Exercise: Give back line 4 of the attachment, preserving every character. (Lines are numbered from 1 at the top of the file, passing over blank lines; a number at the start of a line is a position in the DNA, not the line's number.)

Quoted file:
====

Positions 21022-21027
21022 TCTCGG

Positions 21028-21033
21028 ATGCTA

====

21028 ATGCTA